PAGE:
Values influence how we behave
Actions speak louder than words. Yes and no. Although we do communicate much information through our behaviors, our actions are a physical representation of our values. Our value system determines how we go about fulfilling our needs. Before looking at the values being expressed in the picture, let’s first see what needs are being met.
Power: The young men feel worthwhile to self in their ability to perform a handstand. Others are most likely watching so they are also contributing to the well-being of the group through physical feats and entertainment.
Belonging: At least one other person is watching (the photographer) and quite possibly others too. Maybe they are part of a group of friends hanging out at the beach. Similar to power, belonging is a basic need that encourages us to behave for the sake of being part of a group.
Freedom: To be oneself and act freely and responsibly—behaving in a way that does not deprive others of their ability to fulfill their needs.
Fun: Looks like they are enjoying themselves. Who doesn’t want to have fun!
What values are being expressed as the two young men satisfy these basic needs?
Achievement, athleticism, challenge, competition, cooperation, confidence, determination, enthusiasm, fitness, mastery, perseverance, recognition, self-control, self expression, and strength to name a few.
There is more going on than two young men performing a handstand. What you are really seeing are these values in action. How is this insight helpful?
Understanding the values being expressed by your teenager, partner, coworker, neighbor, or stranger will help you better understand how they go about fulfilling their needs. Understanding needs and values helps depersonalize one’s behaviors. This is useful when dealing with others whose behaviors you do not understand or disagree with.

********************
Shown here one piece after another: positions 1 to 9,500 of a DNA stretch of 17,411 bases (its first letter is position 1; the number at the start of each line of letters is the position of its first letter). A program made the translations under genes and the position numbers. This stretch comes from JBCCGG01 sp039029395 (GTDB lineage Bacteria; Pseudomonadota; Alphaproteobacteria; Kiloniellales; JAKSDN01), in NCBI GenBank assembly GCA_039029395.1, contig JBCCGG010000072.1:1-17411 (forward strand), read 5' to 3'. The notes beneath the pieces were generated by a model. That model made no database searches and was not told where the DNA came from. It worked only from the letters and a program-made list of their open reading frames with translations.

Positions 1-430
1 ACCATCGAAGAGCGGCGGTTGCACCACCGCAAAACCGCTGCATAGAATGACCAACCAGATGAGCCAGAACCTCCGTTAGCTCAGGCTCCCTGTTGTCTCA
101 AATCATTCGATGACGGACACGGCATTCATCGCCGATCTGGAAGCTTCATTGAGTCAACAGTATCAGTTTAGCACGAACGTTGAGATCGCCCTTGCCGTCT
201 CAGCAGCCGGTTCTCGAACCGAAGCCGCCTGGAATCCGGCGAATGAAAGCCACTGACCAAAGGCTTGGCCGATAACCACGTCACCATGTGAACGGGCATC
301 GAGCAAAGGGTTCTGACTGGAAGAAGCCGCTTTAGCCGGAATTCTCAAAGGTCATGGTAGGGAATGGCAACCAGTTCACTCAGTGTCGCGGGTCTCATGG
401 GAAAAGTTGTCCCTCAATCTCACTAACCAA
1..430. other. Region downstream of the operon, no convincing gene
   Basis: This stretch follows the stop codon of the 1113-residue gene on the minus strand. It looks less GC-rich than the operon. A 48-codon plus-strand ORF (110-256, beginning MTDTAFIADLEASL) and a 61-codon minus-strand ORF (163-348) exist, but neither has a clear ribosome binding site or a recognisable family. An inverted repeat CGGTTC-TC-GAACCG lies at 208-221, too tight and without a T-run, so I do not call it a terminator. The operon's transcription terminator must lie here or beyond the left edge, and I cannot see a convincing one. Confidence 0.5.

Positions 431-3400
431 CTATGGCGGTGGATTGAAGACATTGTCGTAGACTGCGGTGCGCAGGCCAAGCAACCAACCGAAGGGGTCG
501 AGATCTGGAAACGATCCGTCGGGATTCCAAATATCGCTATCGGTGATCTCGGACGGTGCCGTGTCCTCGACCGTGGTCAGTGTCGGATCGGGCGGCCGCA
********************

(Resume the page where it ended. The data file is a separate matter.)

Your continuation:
Looking at someone’s values helps you see that they are trying to satisfy a need for themselves and not do something against you. This helps you become accountable with your response when you feel mistreated by someone’s actions. No matter what someone does “to you”, you always have a choice in how to respond. What needs and values are being challenged? What values are driving your behaviors?
If you find yourself in repeated conflict situations or see unhealthy patterns in your encounter with others, it may be time to have a look at your values. The good news is there are many to choose from. Like clothes, values can be changed at any time if they no longer fit.
About the author
Jean-Pierre Kallanian is a Process Facilitator and Human Systems Expert. He accompanies organizations in fully integrating their human resource potential by facilitating group processes that foster authenticity, intention, and collective wisdom. He is also the author of What You Can Learn from Your Teenager: Lessons in Parenting and Personal Growth.